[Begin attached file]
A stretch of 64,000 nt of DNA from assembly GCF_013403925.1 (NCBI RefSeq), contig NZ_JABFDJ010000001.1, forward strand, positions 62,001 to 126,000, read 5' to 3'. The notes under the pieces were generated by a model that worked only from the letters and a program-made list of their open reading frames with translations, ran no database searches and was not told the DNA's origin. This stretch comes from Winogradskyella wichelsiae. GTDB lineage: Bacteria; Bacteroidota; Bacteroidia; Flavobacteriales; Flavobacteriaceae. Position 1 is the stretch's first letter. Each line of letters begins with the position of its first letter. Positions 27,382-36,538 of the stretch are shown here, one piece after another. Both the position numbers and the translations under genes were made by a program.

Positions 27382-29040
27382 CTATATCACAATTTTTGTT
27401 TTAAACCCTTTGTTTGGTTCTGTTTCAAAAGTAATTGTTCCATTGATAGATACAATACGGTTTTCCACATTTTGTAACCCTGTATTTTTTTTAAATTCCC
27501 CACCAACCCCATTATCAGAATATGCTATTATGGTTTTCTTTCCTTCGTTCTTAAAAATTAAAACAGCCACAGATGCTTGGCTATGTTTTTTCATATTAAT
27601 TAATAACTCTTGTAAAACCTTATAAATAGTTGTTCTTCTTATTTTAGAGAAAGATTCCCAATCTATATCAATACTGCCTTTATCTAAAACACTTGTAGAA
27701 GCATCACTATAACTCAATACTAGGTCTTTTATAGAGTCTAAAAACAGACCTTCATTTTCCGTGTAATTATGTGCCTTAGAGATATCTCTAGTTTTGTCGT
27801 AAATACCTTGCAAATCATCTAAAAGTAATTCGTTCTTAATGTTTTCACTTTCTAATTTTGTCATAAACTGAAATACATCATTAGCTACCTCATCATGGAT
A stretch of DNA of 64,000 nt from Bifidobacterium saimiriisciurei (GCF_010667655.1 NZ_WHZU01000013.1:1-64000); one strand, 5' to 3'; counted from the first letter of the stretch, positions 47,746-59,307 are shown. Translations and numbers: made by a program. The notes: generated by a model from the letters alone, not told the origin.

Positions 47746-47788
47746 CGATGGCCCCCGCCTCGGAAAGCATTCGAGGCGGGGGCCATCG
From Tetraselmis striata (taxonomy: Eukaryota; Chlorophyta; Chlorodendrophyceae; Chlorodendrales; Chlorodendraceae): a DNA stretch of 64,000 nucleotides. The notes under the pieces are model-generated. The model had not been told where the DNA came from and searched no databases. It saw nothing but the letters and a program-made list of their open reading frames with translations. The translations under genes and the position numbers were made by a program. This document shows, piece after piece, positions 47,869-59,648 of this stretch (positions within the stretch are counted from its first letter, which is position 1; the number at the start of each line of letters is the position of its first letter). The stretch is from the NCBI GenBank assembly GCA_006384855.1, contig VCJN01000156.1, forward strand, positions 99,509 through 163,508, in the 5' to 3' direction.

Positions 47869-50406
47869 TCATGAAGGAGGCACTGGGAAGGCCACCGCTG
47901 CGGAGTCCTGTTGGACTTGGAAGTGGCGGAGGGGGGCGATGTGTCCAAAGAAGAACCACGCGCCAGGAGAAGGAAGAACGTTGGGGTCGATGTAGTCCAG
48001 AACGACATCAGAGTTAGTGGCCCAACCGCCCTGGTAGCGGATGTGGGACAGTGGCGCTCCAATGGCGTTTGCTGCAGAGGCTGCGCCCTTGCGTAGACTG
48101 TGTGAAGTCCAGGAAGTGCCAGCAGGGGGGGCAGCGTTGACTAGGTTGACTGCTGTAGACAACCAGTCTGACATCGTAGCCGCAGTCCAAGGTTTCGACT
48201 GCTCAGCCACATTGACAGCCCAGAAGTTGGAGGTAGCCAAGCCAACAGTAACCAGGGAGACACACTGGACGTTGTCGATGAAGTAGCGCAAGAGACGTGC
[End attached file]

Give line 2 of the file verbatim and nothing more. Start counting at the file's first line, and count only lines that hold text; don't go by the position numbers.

Positions 27382-29040